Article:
Defending the ‘Canal’

Fighting around Guadalcanal, in the Pacific, northeast of Australia, was intense and it was there that the F4F Wildcat proved to be a tenacious and effective fighter. Warren E Thompson describes the action

Wildcat in Combat

A flight of F4F-4s over the coast of Guadalcanal in late 1942.
TAILHOOK ASSOCIATION

Three American fighter prototypes flew within 11 months of one another: the Brewster Buffalo in December 1937, the Grumman F4F Wildcat in September 1938 and, a month later, the Curtiss P-40 Warhawk. The Buffalo would have a brief and unsung combat career while the Grumman and Curtiss fighters were to achieve considerable fame.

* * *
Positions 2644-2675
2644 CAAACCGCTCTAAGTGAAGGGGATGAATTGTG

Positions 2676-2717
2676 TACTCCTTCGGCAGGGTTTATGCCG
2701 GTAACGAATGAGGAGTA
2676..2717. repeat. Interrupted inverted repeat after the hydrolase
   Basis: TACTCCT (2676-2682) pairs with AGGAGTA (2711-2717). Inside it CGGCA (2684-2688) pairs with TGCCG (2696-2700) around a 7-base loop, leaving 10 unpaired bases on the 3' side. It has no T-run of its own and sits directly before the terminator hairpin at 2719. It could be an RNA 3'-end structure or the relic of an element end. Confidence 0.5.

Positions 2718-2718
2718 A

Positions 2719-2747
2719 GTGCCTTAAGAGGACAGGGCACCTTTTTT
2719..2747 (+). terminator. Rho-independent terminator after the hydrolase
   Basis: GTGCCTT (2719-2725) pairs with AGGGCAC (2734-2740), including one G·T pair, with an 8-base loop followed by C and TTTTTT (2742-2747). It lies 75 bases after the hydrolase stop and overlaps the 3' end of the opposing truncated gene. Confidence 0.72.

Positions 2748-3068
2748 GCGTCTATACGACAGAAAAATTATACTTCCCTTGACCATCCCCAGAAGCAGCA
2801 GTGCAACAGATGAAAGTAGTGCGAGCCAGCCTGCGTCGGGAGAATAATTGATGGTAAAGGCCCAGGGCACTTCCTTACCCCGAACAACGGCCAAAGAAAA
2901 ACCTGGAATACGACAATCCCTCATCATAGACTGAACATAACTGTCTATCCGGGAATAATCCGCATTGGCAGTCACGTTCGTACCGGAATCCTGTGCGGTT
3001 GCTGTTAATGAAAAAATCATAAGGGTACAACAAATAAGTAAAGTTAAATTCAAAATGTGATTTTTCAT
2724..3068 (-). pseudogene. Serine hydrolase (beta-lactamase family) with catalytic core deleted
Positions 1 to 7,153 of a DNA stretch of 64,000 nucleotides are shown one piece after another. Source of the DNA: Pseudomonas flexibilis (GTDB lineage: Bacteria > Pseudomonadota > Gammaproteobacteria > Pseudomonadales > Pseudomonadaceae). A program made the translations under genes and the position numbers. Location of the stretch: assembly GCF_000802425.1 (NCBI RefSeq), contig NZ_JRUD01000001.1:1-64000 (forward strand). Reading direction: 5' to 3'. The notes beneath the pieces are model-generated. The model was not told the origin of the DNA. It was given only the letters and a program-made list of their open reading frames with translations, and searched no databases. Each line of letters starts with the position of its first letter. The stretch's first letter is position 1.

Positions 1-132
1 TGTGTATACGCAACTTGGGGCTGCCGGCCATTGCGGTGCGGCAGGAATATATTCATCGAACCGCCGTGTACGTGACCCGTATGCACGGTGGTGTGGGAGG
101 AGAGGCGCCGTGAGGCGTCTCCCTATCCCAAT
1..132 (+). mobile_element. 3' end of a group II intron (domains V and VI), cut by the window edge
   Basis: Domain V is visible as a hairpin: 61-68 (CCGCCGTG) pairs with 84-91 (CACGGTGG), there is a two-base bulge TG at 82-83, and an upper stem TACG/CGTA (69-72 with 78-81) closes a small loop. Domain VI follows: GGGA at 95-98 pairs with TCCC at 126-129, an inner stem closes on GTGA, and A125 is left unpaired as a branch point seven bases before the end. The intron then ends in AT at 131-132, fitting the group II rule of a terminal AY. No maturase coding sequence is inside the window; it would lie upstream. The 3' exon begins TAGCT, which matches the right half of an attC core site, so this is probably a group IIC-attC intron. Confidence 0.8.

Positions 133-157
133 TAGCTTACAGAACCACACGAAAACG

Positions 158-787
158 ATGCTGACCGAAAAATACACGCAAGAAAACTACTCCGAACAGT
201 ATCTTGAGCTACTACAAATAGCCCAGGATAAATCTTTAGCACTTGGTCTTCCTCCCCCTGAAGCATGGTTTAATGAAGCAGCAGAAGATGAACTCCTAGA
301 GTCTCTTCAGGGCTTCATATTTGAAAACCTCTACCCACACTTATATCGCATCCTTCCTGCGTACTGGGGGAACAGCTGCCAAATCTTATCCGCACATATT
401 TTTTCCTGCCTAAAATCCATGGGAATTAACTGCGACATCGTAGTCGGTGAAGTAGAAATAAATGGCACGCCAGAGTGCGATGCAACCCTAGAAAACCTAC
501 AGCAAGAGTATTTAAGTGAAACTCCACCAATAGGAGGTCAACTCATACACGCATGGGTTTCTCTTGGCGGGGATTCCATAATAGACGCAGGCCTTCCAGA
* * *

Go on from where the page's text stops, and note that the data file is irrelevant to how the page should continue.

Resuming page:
Test pilot Robert L Hall took the first Wildcat, the XF4F-1, aloft from Grumman’s home at Bethpage, New York, for the first time on September 2, 1938. The name ‘Wildcat’ did not become official until October 1, 1941, starting the famous Grumman ‘Cat’ family which ran all the way through to the swing-wing, twin-jet F-14 Tomcat, which first appeared in 1970.

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